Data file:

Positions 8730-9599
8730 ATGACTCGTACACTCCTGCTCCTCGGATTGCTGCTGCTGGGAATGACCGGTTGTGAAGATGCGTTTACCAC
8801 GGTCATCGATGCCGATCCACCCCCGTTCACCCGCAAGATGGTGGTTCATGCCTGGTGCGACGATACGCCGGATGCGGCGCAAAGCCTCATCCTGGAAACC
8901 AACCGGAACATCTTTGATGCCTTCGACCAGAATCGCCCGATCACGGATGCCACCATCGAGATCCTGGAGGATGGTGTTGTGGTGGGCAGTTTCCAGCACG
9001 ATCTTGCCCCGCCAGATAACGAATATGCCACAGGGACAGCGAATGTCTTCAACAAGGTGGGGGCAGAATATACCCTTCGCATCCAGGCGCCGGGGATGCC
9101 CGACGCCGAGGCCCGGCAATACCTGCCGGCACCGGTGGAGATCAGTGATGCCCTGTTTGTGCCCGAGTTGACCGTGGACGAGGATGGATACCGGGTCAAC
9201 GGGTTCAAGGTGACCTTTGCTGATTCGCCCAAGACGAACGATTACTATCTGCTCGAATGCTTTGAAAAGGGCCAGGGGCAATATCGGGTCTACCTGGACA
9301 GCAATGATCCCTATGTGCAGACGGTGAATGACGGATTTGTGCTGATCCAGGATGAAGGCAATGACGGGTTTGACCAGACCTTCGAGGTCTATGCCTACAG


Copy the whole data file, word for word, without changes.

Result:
Positions 8730-9599
8730 ATGACTCGTACACTCCTGCTCCTCGGATTGCTGCTGCTGGGAATGACCGGTTGTGAAGATGCGTTTACCAC
8801 GGTCATCGATGCCGATCCACCCCCGTTCACCCGCAAGATGGTGGTTCATGCCTGGTGCGACGATACGCCGGATGCGGCGCAAAGCCTCATCCTGGAAACC
8901 AACCGGAACATCTTTGATGCCTTCGACCAGAATCGCCCGATCACGGATGCCACCATCGAGATCCTGGAGGATGGTGTTGTGGTGGGCAGTTTCCAGCACG
9001 ATCTTGCCCCGCCAGATAACGAATATGCCACAGGGACAGCGAATGTCTTCAACAAGGTGGGGGCAGAATATACCCTTCGCATCCAGGCGCCGGGGATGCC
9101 CGACGCCGAGGCCCGGCAATACCTGCCGGCACCGGTGGAGATCAGTGATGCCCTGTTTGTGCCCGAGTTGACCGTGGACGAGGATGGATACCGGGTCAAC
9201 GGGTTCAAGGTGACCTTTGCTGATTCGCCCAAGACGAACGATTACTATCTGCTCGAATGCTTTGAAAAGGGCCAGGGGCAATATCGGGTCTACCTGGACA
9301 GCAATGATCCCTATGTGCAGACGGTGAATGACGGATTTGTGCTGATCCAGGATGAAGGCAATGACGGGTTTGACCAGACCTTCGAGGTCTATGCCTACAG